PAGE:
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If You Like Metallica by Mike McPadden: A Review

June 10, 2012

I Can’t Remember Anything
Can’t Tell If this Is True or Dream
Deep down Inside I Feel to Scream
this Terrible Silence Stops Me
Now That the War Is Through with Me
I’m Waking up I Can Not See
That There Is Not Much Left of Me
Nothing Is Real but Pain Now

For me it was Rush. Cinderella Man opened a door in my head and in flooded the sounds that would define my musical tastes. It was 1988. Soon after I heard the first few notes of Queensryche’s Suite Sister Mary. Tate’s passionate pipes and DeGarmo’s signature compositions made Operation Mindcrime my very first CD purchase (along with Survivor’s When Seconds Count-some doors never close). Through the door followed Pink Floyd, Iron Maiden, Dream Theater, Shadow Gallery, Blind Guardian, Pain of Salvation, Rhapsody, Edguy, and so many more who have left their marks.

One of those visitors was Metallica (“…perfectly capturing rage and rapture among “dirtbags” and other factions of the disenfranchised”). During that same year, the year of my awakening, I heard the dark, atmospheric, visual feast that was Metallica’s One for the first time. The brooding lyrics, the pounding double bass drum, the themes of war, isolation, insanity, oppression, panic, and loss connected immediately with my sensibilities. The video, horrific and beautiful at once, could have been lifted right from the pages of Fangoria. The horror of Metallica’s vision was thrilling and One remains the definition of Metallica for me.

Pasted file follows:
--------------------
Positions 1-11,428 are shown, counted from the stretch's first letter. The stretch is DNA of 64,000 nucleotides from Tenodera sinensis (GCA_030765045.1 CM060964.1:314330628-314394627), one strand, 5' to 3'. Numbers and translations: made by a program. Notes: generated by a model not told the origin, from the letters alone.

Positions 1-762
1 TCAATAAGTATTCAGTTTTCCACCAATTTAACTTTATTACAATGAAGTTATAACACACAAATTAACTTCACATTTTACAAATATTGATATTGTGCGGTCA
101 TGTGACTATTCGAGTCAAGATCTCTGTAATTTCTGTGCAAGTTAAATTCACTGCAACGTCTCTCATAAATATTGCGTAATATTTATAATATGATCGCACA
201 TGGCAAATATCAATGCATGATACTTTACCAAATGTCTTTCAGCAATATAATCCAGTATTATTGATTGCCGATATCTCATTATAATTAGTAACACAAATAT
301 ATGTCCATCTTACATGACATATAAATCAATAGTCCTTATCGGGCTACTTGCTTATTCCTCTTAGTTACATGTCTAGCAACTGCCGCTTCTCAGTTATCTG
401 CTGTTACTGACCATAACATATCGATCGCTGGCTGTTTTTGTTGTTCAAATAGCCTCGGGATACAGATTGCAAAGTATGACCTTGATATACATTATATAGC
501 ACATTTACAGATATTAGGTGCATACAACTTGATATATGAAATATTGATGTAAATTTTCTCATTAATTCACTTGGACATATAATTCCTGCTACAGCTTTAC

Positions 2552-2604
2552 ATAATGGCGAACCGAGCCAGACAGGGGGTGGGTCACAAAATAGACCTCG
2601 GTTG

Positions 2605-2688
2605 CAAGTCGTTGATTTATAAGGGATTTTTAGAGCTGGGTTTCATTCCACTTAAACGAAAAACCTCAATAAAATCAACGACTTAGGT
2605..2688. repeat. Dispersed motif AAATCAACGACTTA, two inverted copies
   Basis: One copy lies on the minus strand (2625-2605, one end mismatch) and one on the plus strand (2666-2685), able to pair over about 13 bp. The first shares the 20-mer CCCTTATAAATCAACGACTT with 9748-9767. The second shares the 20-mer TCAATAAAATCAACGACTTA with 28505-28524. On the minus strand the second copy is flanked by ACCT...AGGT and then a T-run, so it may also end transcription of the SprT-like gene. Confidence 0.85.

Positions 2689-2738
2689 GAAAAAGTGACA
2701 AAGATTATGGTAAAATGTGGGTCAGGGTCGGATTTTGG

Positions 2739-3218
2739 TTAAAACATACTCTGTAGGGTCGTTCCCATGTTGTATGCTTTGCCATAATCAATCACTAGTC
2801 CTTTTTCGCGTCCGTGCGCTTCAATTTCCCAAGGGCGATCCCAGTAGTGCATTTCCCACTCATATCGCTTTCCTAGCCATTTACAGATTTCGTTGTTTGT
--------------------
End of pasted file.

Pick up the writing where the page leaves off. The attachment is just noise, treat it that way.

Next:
But to Mike McPadden, author of the new book, If You Like Metallica, Metallica is so much more. To McPadden, Metallica is metal. And he takes the reader through a comprehensive tour of all bands metal, from those that laid their hooks into the young men that would form Metallica to those young men who would aspire to become like Metallica.

McPadden’s encyclopedic knowledge of metal spans the last 50 years to provide the origins of so many metal forms. We learn about the origins of punk rock with the band MC5, “what they…started would flower a few years hence into punk rock and, with a few more detours, Metallica.” We discover the beginnings of black metal with McPadden’s section on The Monks, “Black metal begins with “Black Monk Time,” the compellingly repellant, freakishly brilliant 1965 album..” And when he introduces us to Hellhammer, we find they “…sparked the very specific inferno that would blaze across Europe into black metal and death metal.”

Mike McPadden’s If You Like Metallica plays connect the dots with heavy metal’s most famous band, providing a comprehensive education on the history of all things metal-lica. Ultimately, though, McPadden shares the evolution of Metallica from young men who loved music to rock legends who would forever change the future landscape of metal, and along the way, the world.

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